Before getting into detail, we should be careful and state a clear difference with microservices, and thus make the definition process of Serverless less painful: The architecture of microservices is the result of applying the “divide and rule” principle to avoid monolithic architecture, whereas Serverless appears with the idea to set and stop supplying servers regardless the low and mid-level management of infrastructure – and let the service provider on the cloud be in charge of it.
On some papers, we will find that Serverless is formally related to the term FaaS (Function as a service), in which the developer generates a group of lines of code that has only one functionality (obtain a register from a database or store a user, for instance). When generating code, it is exposed by means of some products, for example, among the ones that AWS provide, some examples are Route 53, Api Gateway and S3) supplied by the cloud and thus, the application is consumed by users. In this presentation of Amazon Web we can see how this architecture works.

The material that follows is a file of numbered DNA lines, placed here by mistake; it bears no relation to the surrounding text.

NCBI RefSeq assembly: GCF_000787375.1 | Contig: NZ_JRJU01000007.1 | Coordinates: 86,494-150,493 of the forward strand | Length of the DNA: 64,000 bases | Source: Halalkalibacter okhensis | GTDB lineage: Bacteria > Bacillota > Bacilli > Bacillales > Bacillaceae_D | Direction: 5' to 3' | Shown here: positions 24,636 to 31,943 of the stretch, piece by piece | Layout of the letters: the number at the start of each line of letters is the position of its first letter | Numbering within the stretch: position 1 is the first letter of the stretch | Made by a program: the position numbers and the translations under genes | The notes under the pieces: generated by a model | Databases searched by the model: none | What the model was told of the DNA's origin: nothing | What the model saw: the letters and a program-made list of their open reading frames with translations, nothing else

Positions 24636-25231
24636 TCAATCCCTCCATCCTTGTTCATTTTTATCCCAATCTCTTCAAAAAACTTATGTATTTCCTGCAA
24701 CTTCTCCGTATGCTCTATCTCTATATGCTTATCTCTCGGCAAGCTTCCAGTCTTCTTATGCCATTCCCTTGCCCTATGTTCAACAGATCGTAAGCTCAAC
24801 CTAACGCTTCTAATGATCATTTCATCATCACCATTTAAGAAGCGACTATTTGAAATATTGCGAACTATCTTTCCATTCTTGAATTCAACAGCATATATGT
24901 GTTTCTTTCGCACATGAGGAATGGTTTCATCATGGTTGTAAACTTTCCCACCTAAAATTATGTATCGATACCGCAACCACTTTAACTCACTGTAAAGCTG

Under the Serverless model the equipment is directly and exclusively focused on the functionality, the cloud will then be in charge of the way to expose the code, generate metrics and, furthermore, scale the product according to the existing demand, which represents an economy of the efforts carried out by the team. What’s more, normally, the payment model is only focused on paying the processing cost of servers of the cloud and the amount of received queries.